Soil and Environmental Chemistry emphasizes the problem-solving skills students will need when they enter their chosen field.  Combining valuable soil chemistry concepts into the “big picture” by discussing how other soil and environmental factors affect the soil chemical concepts being discussed makes the text relevant to today’s soil science curriculums.

This revised reprint provides edits to formulas, numbers, and text.

Key Features

- Use of computer modeling for water and soil chemistry provides students with the models used by practicing environmental chemists.
- Examples and complex problems with worked solutions included throughout the text.
- Examples based on real data provide exposure to the real problems and data students will face in their careers.


Upper-level undergraduate students studying soil chemistry without an extensive background in calculus and only limited background in physical chemistry.  This includes soil science majors as well as environmental science majors.

Table of Contents



Chapter 1. Elements: Their Origin and Abundance

1.1 Introduction

1.2 A Brief History of the Solar System and Planet Earth

1.3 The Composition of Earth’s Crust and Soils

1.4 The Abundance of Elements in the Solar System, Earth’s Crust, and Soils

1.5 Elements and Isotopes

1.6 Nuclear Binding Energy

1.7 Enrichment and Depletion during Planetary Formation

1.8 Planetary Accretion

1.9 The Rock Cycle

1.10 Soil Formation

1.11 Concentration Frequency Distributions of the Elements

1.12 Estimating the Most Probable Concentration and Concentration Range Using the Logarithmic Transformation

1.13 Summary

Appendix 1A Factors Governing Nuclear Stability and Isotope Abundance

Appendix 1B Nucleosynthesis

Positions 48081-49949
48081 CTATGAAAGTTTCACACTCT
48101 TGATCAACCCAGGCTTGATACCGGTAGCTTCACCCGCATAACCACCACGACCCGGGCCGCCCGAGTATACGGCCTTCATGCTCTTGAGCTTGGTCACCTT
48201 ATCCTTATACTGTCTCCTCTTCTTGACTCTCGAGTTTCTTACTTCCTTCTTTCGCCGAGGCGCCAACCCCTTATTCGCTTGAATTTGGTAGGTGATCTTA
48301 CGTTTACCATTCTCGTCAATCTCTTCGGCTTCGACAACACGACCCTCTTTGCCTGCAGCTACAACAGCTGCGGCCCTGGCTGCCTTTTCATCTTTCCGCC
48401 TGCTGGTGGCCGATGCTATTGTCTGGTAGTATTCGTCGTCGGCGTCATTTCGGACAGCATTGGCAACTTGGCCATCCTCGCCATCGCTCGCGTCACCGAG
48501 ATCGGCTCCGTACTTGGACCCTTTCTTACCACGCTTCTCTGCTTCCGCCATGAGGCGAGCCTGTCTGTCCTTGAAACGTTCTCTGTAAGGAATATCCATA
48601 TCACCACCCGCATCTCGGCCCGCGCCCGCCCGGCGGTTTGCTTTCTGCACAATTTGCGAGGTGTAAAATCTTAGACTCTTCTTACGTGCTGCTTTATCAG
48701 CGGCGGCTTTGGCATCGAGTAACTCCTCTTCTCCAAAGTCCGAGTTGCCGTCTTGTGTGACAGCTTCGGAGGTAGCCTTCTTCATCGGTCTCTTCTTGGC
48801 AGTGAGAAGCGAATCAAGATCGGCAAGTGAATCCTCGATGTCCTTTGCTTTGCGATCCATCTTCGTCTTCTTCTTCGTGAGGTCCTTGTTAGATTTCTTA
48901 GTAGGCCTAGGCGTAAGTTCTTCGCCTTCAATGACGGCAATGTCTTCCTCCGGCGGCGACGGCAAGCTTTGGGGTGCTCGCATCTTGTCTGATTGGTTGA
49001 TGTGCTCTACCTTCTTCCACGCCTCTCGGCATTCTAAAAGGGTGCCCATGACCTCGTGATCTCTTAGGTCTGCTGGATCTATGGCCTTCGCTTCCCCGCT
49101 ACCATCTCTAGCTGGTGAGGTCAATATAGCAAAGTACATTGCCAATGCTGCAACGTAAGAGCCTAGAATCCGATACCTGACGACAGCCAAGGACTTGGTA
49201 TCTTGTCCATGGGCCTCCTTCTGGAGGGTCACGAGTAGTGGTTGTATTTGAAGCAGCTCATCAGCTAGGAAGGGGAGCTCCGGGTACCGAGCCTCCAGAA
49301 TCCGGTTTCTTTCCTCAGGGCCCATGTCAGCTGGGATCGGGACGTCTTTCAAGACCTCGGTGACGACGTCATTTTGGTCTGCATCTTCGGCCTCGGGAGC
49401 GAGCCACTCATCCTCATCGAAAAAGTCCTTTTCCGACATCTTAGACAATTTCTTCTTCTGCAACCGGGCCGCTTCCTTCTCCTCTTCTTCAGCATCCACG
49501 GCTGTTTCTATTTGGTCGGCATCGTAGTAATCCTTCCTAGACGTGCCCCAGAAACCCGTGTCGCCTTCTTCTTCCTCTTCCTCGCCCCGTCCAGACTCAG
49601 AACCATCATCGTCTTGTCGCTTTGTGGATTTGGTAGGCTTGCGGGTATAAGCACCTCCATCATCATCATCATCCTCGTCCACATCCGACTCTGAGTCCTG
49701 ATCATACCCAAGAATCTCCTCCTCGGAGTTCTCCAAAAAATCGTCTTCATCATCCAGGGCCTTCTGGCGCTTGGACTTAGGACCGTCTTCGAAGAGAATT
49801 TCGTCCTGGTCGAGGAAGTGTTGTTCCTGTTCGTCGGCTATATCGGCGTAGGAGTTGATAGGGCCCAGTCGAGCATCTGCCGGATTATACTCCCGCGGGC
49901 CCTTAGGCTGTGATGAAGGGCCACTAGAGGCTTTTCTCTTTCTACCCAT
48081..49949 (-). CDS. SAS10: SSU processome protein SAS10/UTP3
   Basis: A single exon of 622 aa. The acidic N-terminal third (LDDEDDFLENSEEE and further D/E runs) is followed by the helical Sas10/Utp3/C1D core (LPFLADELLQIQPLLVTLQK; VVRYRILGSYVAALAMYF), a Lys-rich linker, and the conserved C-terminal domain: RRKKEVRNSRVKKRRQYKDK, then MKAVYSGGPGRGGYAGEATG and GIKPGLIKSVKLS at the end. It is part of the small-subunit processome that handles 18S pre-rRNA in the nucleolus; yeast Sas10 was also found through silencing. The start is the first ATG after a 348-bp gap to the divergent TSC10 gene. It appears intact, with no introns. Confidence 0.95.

Appendix 1C Thermonuclear Fusion Cycles

Appendix 1D Neutron-Emitting Reactions that Sustain the S-Process

Appendix 1E Random Sequential Dilutions and the Law of Proportionate Effect

Appendix 1F The Estimate of Central Tendency and Variation of a Log-Normal Distribution

Chapter 2. Soil Moisture and Hydrology

2.1 Introduction

2.2 Water Resources and the Hydrologic Cycle

2.3 Water Budgets

2.4 Residence Time and Runoff Ratios

2.5 Groundwater Hydrology

2.6 Vadose Zone Hydrology

2.7 Elementary Solute Transport Models

2.8 Summary

Appendix 2A Soil Moisture Recharge and Loss

Appendix 2B The Water-Holding Capacity of a Soil Profile

Appendix 2C Predicting Capillary Rise

Appendix 2D Symbols and Units in the Derivation of the Retardation Coefficient Model of Solute Transport

Appendix 2E Symbols and Units in the Derivation of the Plate Theory Model of Solute Transport

Appendix 2F Empirical Water Characteristic Function and Unsaturated Hydraulic Conductivity

Chapter 3. Cla


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Academic Press
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About the author

William Bleam

William Bleam is Professor of Soil Science at the University of Wisconsin, USA. His research interests include physical chemistry of soil colloids and sorption processes, chemistry of humic substances, factors controlling biological availability of contaminants to micro-organisms, magnetic resonance and synchrotron studies of adsorption and precipitation. He has taught an intermediate soil chemistry course (Soil Science 321, Soil & Environmental Chemistry) since 2006. Students taking this course include undergraduate and graduate students.

Affiliations and Expertise

University of Wisconsin-Madison, Madison, Wisconsin, USA